The design and strength of all key lengths of the AES algorithm (i.e., 128, 192 and 256) are sufficient to protect classified information up to the SECRET level. TOP SECRET information will require use of either the 192 or 256 key lengths. The implementation of AES in products intended to protect national security systems and/or information must be reviewed and certified by NSA prior to their acquisition and use.” (Lynn Hathaway, June 2003 – reference.)
If you have the choice of encryption methods, 256-bit AES is the method to choose. Also good are 128-bit and 192-bit versions of AES.
The Beast Attack and SSL-secured web sites
For SSL used for web site traffic (as opposed to other things like IMAP, SMTP, encryption of files, etc.), there is an attack knows as The Beast. In this attack, people in a trusted location on your network can potentially break into your SSL session and eavesdrop on your communications.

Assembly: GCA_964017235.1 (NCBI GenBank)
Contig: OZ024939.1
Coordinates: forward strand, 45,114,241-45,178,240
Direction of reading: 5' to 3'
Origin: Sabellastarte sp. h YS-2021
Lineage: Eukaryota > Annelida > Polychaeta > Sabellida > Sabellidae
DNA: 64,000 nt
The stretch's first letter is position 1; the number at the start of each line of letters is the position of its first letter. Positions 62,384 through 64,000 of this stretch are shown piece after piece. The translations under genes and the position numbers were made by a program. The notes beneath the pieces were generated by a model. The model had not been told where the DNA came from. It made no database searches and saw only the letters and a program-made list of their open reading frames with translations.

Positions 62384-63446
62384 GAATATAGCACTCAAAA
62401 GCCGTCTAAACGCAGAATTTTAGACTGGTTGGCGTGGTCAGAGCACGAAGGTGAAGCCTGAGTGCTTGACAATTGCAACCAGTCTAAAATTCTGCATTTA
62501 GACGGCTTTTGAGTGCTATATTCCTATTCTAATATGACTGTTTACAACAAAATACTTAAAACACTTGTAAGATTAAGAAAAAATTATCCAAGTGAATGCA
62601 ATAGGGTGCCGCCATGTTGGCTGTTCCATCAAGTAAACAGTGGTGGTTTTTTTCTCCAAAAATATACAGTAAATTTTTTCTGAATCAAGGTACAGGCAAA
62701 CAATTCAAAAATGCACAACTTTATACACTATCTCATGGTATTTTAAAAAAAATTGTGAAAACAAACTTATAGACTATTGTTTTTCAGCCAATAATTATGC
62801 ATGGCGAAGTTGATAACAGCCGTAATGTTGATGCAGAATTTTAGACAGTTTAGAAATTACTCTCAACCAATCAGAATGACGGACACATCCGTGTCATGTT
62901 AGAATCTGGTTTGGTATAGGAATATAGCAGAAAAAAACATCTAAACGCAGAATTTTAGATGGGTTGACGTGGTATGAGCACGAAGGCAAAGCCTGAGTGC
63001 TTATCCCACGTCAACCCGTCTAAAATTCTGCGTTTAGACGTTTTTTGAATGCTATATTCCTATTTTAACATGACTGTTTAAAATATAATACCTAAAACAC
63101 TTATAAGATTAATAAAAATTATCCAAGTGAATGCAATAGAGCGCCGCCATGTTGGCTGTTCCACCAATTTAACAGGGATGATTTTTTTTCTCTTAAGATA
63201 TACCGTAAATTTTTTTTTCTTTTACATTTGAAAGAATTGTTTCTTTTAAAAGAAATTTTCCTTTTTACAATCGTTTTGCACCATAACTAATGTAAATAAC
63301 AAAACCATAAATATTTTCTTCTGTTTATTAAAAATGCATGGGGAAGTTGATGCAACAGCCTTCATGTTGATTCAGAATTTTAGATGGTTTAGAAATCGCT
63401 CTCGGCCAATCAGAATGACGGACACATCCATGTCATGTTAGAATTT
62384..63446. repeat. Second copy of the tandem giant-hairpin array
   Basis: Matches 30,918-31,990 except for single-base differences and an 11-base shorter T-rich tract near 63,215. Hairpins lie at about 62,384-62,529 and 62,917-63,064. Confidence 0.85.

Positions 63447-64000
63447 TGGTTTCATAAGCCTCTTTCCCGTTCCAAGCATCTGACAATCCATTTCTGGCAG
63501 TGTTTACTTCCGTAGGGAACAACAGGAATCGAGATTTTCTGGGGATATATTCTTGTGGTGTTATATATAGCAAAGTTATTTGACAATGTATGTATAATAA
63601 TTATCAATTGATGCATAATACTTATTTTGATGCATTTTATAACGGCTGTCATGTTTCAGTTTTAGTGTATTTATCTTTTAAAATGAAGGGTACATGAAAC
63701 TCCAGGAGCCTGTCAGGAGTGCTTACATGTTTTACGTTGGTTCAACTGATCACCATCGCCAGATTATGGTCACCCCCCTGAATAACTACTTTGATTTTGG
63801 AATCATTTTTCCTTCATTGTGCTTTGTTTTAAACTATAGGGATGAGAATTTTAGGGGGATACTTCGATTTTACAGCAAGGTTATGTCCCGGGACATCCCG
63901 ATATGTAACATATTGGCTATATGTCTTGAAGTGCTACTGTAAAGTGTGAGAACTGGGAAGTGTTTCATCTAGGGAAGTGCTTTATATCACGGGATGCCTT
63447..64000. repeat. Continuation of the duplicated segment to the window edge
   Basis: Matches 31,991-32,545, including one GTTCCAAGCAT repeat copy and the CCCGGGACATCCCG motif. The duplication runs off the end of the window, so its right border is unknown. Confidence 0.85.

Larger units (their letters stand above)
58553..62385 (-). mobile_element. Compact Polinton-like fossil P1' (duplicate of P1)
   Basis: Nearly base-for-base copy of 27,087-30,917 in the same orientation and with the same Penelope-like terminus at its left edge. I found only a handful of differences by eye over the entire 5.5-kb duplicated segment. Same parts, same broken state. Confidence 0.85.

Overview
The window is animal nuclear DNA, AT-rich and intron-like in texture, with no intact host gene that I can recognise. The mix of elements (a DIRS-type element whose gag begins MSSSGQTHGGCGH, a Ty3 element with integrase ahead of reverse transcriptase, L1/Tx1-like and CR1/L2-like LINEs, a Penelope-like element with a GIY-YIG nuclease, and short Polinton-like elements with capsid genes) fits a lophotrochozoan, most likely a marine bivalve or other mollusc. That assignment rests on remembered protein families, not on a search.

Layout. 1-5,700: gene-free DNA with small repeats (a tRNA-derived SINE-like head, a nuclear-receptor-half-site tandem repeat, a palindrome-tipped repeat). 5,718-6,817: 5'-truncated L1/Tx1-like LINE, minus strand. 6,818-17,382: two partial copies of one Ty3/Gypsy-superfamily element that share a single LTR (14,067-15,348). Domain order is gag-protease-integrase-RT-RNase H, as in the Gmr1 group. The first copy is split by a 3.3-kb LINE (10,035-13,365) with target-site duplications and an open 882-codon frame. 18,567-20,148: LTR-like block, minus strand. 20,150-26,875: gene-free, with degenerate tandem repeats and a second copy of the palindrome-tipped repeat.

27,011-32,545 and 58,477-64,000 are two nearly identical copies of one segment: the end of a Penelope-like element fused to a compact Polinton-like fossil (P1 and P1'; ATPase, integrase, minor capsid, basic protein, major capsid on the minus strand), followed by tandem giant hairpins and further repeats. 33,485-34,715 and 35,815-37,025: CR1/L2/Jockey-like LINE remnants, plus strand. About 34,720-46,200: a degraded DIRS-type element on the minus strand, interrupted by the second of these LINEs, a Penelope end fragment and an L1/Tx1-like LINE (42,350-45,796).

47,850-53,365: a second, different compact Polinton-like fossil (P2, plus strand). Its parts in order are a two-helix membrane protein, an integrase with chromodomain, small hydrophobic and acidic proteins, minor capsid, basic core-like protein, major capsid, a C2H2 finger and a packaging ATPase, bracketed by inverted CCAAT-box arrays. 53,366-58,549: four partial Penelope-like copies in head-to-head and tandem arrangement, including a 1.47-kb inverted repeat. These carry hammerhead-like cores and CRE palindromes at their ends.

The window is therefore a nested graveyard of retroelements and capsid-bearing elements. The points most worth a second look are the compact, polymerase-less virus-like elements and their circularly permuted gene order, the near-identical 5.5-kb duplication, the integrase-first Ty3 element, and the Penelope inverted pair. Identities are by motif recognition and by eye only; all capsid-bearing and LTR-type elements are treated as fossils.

The solution is to use TLS v1.1+ ciphers. However, this BEAST is not considered an important attack vector anymore.
And there alternatives to AES?
There are many alternative ciphers that can be used in SSL and TLS. A good alternatives or additions to your cipher suite would include “3DES” (e.g. for compatibility with Windows XP). We would not recommend using RC4 anymore, due to known weaknesses. If you look at the list of ciphers recommended by FIPS/NIST for high security, they are all essentially AES or DES with various hashes, key exchange protocols, etc.
How is the cipher chosen in an SSL or TLS session?
In general, when an SSL client, such as an email program or web browser, connects to a server and wishes to use SSL or TLS, the client sends the server a list of encryption ciphers that it supports. The server then goes through the list, in order, and chooses the first match that it also supports. Usually, the client orders the list with the most secure methods first, so that the most secure method supported by both the client and server is selected. Sometimes, the client orders the list based on other criteria to make a compromise between security and speed; this can result in a sub-optimal cipher being chosen.